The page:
Evaluating evaluation: Implications for assessing quality

Mairead McCoy, Owen Hargie

    Research output: Contribution to journalArticle

    17 Citations (Scopus)

    Abstract

    Aims to review the literature on evaluation and to examine research, theory and practice in relation to two key questions: What is evaluation and what is its contribution? Evaluation is increasingly a contemporary concern owing to growing demand for verification of programme results and the current political and economic climate. With the growth in evaluation activity in diverse fields, especially within new domains, those involved in health-care delivery can benefit from an overview of the universal fundamentals of research and theory that translate into improved practice. To evaluate effectively, there is a need for a full understanding of evaluation’s nature, purposes and concepts. Identifies and reviews the key sub-domains of evaluation, namely: definitions; theoretical underpinning; formulation of goals and objectives; specification of the programme; and cost-benefit analysis.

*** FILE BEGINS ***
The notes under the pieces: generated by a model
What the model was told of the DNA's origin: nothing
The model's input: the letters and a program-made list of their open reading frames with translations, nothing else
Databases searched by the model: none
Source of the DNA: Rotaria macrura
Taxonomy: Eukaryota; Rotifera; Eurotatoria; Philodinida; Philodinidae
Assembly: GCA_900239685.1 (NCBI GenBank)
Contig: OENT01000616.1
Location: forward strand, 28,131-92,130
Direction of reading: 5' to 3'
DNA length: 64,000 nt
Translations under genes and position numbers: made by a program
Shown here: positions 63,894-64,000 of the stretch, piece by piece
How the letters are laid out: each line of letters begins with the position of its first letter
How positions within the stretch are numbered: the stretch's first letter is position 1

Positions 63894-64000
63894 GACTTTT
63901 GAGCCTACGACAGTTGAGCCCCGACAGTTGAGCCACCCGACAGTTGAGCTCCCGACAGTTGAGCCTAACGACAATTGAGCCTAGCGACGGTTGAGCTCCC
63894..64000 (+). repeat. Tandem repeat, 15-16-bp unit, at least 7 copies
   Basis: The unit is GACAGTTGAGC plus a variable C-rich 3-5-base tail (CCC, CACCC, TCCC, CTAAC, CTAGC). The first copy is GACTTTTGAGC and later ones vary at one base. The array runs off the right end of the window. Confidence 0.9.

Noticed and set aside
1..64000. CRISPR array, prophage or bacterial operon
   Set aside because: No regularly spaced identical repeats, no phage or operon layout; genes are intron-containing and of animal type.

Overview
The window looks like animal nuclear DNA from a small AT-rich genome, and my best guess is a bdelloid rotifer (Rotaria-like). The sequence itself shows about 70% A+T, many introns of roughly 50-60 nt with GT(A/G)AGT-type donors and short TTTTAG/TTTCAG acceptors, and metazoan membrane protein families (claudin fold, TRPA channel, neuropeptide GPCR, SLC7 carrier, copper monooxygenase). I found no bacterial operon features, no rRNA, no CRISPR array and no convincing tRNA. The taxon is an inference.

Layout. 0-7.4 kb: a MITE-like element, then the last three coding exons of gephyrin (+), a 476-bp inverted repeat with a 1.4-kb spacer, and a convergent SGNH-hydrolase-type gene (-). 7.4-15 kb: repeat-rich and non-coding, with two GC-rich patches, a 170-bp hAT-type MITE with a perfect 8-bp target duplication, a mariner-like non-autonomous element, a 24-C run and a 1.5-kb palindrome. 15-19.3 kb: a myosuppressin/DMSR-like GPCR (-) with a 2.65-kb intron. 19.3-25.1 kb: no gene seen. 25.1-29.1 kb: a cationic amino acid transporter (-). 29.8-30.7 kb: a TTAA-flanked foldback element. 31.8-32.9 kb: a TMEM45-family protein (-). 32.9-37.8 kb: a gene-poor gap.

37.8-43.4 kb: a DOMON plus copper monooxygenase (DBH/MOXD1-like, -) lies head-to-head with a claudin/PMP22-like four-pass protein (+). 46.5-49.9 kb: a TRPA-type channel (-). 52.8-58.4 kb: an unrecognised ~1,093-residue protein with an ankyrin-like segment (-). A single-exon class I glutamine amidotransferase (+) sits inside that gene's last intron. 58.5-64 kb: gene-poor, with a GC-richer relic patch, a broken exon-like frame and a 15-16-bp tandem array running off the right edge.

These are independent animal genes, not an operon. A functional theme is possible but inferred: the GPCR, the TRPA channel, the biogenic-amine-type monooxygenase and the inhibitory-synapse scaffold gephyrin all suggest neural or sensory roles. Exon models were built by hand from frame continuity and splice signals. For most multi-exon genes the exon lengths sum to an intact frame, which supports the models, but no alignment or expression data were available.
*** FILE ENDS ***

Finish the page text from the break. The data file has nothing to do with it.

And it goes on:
LanguageEnglish
    Pages317-327
    JournalInternational Journal of Health Care Quality Assurance
    Volume14
    DOIs
    Publication statusPublished - 2001

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    evaluation
    cost-benefit analysis
    climate
    health care
    demand
    economics

    Cite this

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    Evaluating evaluation: Implications for assessing quality. / McCoy, Mairead; Hargie, Owen.

    In: International Journal of Health Care Quality Assurance, Vol. 14, 2001, p. 317-327.

    Research output: Contribution to journalArticle

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